Timesville Road area resident Carla Gravett wouldn’t mind seeing another grocery store built on Signal Mountain. She can even think of a couple of spots that would be perfect for it.
But it would be a mistake to put it at the site of the former Lines Orchids property, she said, where the topsoil –which does not perk – conceals an underground crisscrossed with tunnels from long abandoned underground mines that sometimes collapse.
And that doesn’t even count the traffic tie-ups that would occur on the community’s narrow, two-lane road, the run-off from the grocery complex onto adjoining properties, and potential septic problems created by large numbers of customers using restrooms in the complex.
It’s frustrating, Mrs. Gravett said, when supporters of a proposal by LOP, LLC and owner/developer/attorney John Anderson to build a combination grocery, office, retail and fuel center complex on the site portray opponents as just being against a second grocery story on the mountain.
“It’s not about a grocery store,” she declared. “It’s about a lot more.”
Former U.S. Department of Defense architect and land-use planner Laura McCormick agrees.
Like Mrs. Gravett, she plans to attend Tuesday night’s Walden town council meeting when members are scheduled to take a second and final vote on the proposed development. The first vote took place on Oct. 8 during the Walden council’s regular monthly meeting. Both Mayor William Trohanis and Alderwoman Sarah McKenzie voted to approve the project.
Mrs. McCormick, now a stay-at-home mom and resident of Walden, said she attended the meetings where developer Anderson and his associates showed renderings of the proposed grocery complex and explained what they wanted to build.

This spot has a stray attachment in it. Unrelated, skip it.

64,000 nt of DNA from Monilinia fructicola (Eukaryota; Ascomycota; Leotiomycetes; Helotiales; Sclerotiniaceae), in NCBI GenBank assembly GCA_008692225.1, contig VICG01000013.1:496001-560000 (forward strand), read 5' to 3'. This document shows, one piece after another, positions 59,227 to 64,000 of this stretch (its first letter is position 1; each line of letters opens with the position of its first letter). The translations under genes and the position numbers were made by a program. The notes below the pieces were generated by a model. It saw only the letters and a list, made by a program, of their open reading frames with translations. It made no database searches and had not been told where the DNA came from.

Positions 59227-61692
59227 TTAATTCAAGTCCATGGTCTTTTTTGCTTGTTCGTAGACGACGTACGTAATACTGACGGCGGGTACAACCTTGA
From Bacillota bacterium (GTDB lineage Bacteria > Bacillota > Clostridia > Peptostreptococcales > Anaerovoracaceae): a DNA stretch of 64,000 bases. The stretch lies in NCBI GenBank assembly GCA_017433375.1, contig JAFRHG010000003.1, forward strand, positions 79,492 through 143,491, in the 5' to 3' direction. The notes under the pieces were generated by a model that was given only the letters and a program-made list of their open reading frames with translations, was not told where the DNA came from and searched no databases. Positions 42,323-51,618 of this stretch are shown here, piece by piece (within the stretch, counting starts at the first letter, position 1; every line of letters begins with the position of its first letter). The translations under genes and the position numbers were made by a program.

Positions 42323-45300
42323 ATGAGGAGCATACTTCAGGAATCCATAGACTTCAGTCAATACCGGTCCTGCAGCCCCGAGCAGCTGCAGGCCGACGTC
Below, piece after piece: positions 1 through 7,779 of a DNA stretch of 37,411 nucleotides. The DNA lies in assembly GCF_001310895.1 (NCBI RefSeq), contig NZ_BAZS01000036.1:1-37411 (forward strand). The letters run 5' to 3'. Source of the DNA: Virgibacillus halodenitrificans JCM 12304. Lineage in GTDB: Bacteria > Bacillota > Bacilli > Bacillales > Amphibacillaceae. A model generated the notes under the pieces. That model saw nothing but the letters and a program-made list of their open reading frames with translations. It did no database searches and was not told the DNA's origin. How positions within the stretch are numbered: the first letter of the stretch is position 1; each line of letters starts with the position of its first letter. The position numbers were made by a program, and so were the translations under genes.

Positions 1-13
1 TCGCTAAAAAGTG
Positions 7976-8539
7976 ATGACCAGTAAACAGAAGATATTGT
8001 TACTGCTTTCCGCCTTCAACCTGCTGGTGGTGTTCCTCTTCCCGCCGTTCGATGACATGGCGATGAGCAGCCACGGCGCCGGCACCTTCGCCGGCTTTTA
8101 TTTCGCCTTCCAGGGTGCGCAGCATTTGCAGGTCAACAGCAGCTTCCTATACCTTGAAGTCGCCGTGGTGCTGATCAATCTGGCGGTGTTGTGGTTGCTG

She said she stood up and asked the architect why he would draw a project that did not comply with any of Walden’s “village commercial” zoning requirements.
“This whole project is a mirage,” she said Saturday. “It just should not be built on the Lines Orchids site. It is completely unsuitable for the environment.”
As proposed, she said, LOP, LLC’s plan requires that four to 16 feet of topsoil be graded to level the property, sloping from front to back.
That means that the self-contained septic system they want to use for the project will not work because it has to be installed in soil that has not been graded or disturbed, Mrs. McCormick said.
She added, “On top of that, where will they put the system? Certainly not to the rear of the property (steep slope) and certainly not in the parking area where the surface will be stripped to the (underlying) coal seam.”
Another problem, she said, is that the view which owners of neighboring properties will be left with is the back of a massive retaining wall.
“Property owners behind the site will be looking at a potentially (65-foot-high) concrete retaining wall,” she said. “That would be double the height of the retaining wall located at the new apartments across from Red Bank Elementary School on Mountain Creek Road.”
She said since the property is on a steep slope “the retaining wall that would be required will encompass almost two-thirds of the rear of the building/property line and will cost almost as much as LOP, LLC is indicating the entire project will cost.”
Those kinds of problems would have been apparent, she said, had members of the Hamilton County Planning Commission asked developers for a grading plan and a wastewater plan so they could review the documents.
“But they didn’t,” she said. “Our planning commission let us down.”